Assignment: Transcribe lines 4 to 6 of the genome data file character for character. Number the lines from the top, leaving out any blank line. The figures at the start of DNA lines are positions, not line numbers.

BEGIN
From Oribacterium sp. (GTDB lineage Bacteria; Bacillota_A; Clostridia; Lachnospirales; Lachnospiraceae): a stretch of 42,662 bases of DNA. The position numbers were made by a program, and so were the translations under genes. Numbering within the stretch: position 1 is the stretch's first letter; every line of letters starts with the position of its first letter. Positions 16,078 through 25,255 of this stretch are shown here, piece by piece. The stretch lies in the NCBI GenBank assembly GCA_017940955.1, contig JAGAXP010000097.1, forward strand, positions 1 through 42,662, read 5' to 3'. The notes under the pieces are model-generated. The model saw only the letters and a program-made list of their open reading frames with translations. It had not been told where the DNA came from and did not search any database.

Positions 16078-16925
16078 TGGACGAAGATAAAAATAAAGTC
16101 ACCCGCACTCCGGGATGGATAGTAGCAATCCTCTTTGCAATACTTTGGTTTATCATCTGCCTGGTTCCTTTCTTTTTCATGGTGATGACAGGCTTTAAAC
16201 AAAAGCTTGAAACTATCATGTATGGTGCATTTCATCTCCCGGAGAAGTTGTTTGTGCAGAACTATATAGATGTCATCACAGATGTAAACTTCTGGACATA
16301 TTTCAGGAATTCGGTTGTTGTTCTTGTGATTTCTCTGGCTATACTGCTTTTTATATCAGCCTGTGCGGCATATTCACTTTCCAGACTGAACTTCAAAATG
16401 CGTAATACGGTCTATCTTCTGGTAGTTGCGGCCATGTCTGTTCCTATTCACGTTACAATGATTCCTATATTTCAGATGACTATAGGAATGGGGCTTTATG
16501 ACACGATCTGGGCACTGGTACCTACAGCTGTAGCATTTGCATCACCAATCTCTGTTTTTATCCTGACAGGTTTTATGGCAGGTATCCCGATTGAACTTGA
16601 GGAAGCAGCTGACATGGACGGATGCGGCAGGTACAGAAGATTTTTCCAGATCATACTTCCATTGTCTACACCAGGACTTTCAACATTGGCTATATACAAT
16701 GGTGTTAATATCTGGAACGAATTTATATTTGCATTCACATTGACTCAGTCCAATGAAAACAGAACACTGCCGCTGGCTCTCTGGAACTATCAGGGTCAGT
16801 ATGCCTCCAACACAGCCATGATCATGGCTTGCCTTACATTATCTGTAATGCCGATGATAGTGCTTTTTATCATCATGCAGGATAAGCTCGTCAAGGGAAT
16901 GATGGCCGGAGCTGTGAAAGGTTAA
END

16101 ACCCGCACTCCGGGATGGATAGTAGCAATCCTCTTTGCAATACTTTGGTTTATCATCTGCCTGGTTCCTTTCTTTTTCATGGTGATGACAGGCTTTAAAC
16201 AAAAGCTTGAAACTATCATGTATGGTGCATTTCATCTCCCGGAGAAGTTGTTTGTGCAGAACTATATAGATGTCATCACAGATGTAAACTTCTGGACATA
16301 TTTCAGGAATTCGGTTGTTGTTCTTGTGATTTCTCTGGCTATACTGCTTTTTATATCAGCCTGTGCGGCATATTCACTTTCCAGACTGAACTTCAAAATG